In 1983, the top newbie name on the U.S. baby name charts was Mallori, a derivative of Mallory, popularized that year by the hit TV show Family Ties.
Just below Mallori, tied for 2nd place, was the particularly ’80s-looking name Tyger:
1984: 11 baby girls named Tyger
1983: 29 baby girls named Tyger [debut]
So where did Tyger come from?
Patricia “Tyger” Hayes, the main character of two identically-named programs: Bare Essence, a CBS mini-series that aired in October of 1982, and Bare Essence, an NBC soap opera (based on the mini-series) that aired from February to June of 1983.
Tyger Hayes was a “spunky young spitfire” who married into a wealthy family. She had to “fight for her share of the family perfume empire when her husband Chase [was] murdered in the premiere episode” of the soap, which — despite heavy promotion — was ultimately a flop.
Here’s what a WaPo reviewer said:
NBC blunders in where everyone has already exhaustingly trod with “Bare Essence,” yet another glossy prime-time soap about the conniving and conjugating rich. This one, derived from a two-part CBS movie that aired last fall, comes up lacking on almost all counts. A better title would be “Bare Minimum.”
In the final episode, the identity of Chase’s murderer was finally revealed. The culprit? His amazingly named sister-in-law, Muffin.
What do you think of the name Tyger? (Do you like it more or less than Muffin?)
Shales, Tom. “Such Gloss! Such Dross! It’s ‘Bare Essence’!” Washington Post 15 Feb. 1983.
Here’s the format: “Girl name(s), number of baby girls; Boy name(s), number of baby boys.” Keep in mind that the raw numbers aren’t too trustworthy for about the first six decades, though. (More on that in a minute.)
I’ve already written about some of the names above, and I plan to write about all the others as well…eventually. In the meanwhile, if you want to beat me to it and leave a comment about why Maverick hit in 1957, or why Moesha hit in 1996, feel free!
The popular ’80s sitcom Family Ties (1982-1989) featured the fictional Keaton family: parents Steven and Elyse, and children Alex, Mallory, and Jennifer. (In later seasons, a baby brother named Andy was added.)
Family Ties was one of the top five TV shows in the nation from 1984 to 1987, and it also had a big impact on U.S. baby names…
Alex P. Keaton (played by Michael J. Fox) was the oldest child in the family and, for the first half of the series, the only son. He was a preppy, precocious, and proudly conservative — often clashing with his ex-hippie liberal parents over politics. For his memorable portrayal of Alex, Michael J. Fox won three Emmy Awards (in 1986, 1987, and 1988) and was nominated for two more.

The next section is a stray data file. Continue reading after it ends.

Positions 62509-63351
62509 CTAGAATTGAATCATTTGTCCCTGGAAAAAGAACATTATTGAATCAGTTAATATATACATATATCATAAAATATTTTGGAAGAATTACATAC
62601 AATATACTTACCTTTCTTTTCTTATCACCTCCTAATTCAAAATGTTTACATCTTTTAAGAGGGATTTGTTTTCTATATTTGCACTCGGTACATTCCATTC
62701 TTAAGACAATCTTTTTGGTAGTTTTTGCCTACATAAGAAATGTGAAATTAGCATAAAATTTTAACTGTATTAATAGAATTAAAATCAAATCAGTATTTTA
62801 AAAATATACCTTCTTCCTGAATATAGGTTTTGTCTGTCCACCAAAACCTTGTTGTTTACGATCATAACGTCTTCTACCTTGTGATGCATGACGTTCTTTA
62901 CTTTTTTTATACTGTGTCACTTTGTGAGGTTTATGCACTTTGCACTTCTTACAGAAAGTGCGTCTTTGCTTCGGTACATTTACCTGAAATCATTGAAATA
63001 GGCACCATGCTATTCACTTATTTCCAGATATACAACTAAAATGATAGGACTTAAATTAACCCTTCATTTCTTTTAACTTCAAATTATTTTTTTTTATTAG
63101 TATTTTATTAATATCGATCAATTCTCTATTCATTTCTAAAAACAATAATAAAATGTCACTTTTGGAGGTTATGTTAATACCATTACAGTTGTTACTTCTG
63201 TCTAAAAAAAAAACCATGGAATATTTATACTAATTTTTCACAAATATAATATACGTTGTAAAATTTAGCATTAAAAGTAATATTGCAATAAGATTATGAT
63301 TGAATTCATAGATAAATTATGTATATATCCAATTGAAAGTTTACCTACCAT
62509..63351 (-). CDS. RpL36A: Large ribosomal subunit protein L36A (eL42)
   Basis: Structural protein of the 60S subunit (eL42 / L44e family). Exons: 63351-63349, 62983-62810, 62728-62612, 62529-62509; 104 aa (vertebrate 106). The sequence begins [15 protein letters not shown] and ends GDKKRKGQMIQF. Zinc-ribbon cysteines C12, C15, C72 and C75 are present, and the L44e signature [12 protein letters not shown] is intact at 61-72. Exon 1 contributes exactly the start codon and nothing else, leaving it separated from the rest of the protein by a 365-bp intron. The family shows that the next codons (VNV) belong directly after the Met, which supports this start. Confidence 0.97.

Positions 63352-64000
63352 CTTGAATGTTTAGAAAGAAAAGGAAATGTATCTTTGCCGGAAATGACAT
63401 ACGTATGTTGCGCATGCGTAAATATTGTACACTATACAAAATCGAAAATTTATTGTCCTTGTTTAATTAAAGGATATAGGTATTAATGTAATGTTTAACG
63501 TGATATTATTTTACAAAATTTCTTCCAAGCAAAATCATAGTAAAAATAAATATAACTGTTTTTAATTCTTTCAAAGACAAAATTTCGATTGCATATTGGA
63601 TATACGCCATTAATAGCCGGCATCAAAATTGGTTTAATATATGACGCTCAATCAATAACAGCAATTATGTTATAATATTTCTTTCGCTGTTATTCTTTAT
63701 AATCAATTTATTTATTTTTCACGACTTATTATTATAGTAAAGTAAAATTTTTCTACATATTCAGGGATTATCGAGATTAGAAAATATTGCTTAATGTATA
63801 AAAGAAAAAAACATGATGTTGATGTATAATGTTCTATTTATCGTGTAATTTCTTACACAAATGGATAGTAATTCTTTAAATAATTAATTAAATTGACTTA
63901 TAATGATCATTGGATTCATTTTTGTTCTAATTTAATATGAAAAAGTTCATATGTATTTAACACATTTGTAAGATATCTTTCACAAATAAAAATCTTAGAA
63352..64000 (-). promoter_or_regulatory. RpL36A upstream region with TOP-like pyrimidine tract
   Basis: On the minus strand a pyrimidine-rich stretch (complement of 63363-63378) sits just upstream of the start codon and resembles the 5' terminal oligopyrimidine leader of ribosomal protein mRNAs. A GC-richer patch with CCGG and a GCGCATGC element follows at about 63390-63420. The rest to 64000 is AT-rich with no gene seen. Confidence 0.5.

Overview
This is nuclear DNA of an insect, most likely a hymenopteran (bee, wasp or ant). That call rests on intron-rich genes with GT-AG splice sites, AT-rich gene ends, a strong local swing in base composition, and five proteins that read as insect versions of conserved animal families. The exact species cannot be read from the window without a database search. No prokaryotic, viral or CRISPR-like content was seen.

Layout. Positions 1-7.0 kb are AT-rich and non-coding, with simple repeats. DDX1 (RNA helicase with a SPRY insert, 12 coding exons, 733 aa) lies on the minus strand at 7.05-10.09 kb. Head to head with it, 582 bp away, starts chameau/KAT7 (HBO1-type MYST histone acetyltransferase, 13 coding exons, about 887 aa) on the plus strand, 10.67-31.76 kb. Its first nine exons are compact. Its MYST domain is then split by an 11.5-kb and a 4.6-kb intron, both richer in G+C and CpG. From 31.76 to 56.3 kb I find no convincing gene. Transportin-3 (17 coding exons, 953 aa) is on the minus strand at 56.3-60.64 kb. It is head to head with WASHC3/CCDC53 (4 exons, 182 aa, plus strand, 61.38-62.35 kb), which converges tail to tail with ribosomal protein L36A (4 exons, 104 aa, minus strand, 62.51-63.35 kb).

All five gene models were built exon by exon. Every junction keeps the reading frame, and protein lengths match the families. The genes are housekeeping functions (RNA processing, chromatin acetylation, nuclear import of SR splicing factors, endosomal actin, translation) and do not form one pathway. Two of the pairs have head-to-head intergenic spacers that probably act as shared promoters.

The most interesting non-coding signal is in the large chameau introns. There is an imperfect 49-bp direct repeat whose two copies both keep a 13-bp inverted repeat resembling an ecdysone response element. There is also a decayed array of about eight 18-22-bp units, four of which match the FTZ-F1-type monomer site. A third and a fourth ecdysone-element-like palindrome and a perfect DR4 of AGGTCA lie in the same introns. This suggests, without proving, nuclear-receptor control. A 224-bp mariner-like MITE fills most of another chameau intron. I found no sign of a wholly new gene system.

Usage of the name Alex was already on the rise in the early ’80s, but the sitcom gave the name a big boost:
1990: 6,945 baby boys named Alex [rank: 59th]
1989: 6,540 baby boys named Alex [rank: 60th]
1988: 6,406 baby boys named Alex [rank: 58th]
1987: 6,043 baby boys named Alex [rank: 60th]
1986: 5,110 baby boys named Alex [rank: 64th]
1985: 3,907 baby boys named Alex [rank: 80th]
1984: 3,027 baby boys named Alex [rank: 93rd]
1983: 2,163 baby boys named Alex [rank: 123rd]
1982: 1,965 baby boys named Alex [rank: 143rd]
1981: 1,873 baby boys named Alex [rank: 148th]
“Alex” may have been on the way to the top 100 already, but the show put it there a lot faster — in 1984. It was a fixture in the top 100 all the way until 2012.
Usage of name also increased slightly for baby girls:
Mallory Keaton (played by Justine Bateman) was the middle child and the oldest daughter. She loved fashion and shopping, but wasn’t as interested in school. For her portrayal of Mallory, Justine Bateman was nominated for two Emmy Awards.
Usage of the rare name Mallory — which had been used primarily for boys during most of the 20th century — skyrocketed for baby girls during the 1980s:
1990: 1,782 baby girls named Mallory [rank: 162nd]
1989: 1,971 baby girls named Mallory [rank: 147th]
1988: 2,365 baby girls named Mallory [rank: 120th]
1987: 3,140 baby girls named Mallory [rank: 91st]
1986: 3,323 baby girls named Mallory [rank: 83rd]
1985: 2,039 baby girls named Mallory [rank: 144th]
1984: 1,470 baby girls named Mallory [rank: 186th]
1983: 689 baby girls named Mallory [rank: 334th]
1982: 45 baby girls named Mallory
1981: 27 baby girls named Mallory
The name Mallory entered the girls’ top 1,000 in 1983, and the girls’ top 100 in 1986 (though it only managed to remain a top-100 name for one more year before dropping back down).
The usage of spelling variants also increased dramatically. Mallorie, Malorie and Malarie got a boost on the charts, while Mallory-inspired debuts throughout the ’80s included…
The name even reached the top 500 for a stretch (1985-1989). Usage of the spellings Elise, Alyse, and Alise also increased during this period.
The family surname Keaton also started seeing heavier usage as a baby name — particularly as a boy name — while Family Ties was on the air:
1990: 283 baby boys named Keaton [rank: 592nd]
1989: 225 baby boys named Keaton [rank: 667th]
1988: 163 baby boys named Keaton [rank: 741st]
1987: 135 baby boys named Keaton [rank: 799th]
1986: 131 baby boys named Keaton [rank: 793rd]
1985: 109 baby boys named Keaton [rank: 869th]
1984: 69 baby boys named Keaton
1983: 47 baby boys named Keaton
1982: 23 baby boys named Keaton
1981: 15 baby boys named Keaton
The name Keaton entered the boys’ top 1,000 for the first time in 1985. It continued to rise for both genders until the early 2000s. (The continued rise might have been helped along by actor Michael Keaton.)